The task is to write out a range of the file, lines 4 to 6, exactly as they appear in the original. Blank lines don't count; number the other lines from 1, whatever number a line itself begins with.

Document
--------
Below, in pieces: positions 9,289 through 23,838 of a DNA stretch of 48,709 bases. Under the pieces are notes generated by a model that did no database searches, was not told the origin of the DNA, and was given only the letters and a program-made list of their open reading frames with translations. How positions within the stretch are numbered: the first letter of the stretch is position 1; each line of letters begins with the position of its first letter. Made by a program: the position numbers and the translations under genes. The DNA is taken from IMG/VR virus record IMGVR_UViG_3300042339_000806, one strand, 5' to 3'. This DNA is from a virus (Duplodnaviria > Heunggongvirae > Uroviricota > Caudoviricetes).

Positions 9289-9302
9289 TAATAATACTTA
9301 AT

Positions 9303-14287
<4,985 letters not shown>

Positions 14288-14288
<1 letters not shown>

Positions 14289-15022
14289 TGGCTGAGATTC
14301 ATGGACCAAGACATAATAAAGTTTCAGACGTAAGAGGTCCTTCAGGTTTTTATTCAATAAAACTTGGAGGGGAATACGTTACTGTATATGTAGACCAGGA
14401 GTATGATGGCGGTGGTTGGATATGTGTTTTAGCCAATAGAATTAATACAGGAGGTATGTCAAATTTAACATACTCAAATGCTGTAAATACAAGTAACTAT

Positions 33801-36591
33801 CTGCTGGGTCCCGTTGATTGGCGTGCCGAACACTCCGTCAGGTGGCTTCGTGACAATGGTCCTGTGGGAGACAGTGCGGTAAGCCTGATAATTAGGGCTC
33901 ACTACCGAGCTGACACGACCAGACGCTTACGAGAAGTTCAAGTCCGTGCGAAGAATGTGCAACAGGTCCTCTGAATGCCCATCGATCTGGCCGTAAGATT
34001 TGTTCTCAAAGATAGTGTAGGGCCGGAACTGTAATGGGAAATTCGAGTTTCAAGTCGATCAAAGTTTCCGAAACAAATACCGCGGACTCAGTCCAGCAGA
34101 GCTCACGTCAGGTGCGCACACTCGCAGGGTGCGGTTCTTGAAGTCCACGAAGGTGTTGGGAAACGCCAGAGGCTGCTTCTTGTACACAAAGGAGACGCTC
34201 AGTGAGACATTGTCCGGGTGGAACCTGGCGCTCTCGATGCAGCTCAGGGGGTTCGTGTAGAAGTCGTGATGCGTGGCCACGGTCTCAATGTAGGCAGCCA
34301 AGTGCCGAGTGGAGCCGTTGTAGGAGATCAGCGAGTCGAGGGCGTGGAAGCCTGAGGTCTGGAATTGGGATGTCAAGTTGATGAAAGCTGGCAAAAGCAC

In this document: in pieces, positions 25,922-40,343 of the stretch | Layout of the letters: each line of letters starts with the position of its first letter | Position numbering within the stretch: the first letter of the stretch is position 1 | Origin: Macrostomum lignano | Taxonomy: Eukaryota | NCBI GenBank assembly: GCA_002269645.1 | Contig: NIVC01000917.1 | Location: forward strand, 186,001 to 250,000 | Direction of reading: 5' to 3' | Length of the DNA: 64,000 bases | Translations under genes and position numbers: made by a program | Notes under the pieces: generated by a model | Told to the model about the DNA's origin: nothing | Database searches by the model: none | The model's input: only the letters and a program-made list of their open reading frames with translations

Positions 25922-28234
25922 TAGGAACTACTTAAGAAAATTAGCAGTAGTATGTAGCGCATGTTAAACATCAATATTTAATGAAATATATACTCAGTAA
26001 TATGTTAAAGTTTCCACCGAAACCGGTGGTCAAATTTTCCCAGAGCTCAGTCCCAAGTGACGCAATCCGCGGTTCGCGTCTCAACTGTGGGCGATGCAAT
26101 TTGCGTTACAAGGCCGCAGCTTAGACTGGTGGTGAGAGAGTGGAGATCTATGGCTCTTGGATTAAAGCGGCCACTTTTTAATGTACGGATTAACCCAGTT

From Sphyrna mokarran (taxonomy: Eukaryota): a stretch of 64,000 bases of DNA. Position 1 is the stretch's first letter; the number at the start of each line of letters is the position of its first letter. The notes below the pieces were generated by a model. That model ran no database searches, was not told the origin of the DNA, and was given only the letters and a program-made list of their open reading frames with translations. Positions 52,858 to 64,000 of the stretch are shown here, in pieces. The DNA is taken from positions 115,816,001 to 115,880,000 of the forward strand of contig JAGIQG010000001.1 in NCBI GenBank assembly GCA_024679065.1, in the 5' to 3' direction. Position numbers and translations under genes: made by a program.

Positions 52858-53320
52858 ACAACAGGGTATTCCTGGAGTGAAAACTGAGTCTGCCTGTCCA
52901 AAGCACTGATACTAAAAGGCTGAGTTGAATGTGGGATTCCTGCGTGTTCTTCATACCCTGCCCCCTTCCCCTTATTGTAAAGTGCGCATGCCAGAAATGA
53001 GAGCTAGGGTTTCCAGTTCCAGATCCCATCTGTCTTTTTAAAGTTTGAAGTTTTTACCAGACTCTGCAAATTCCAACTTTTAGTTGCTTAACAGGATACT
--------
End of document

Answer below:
9301 AT

Positions 9303-14287
<4,985 letters not shown>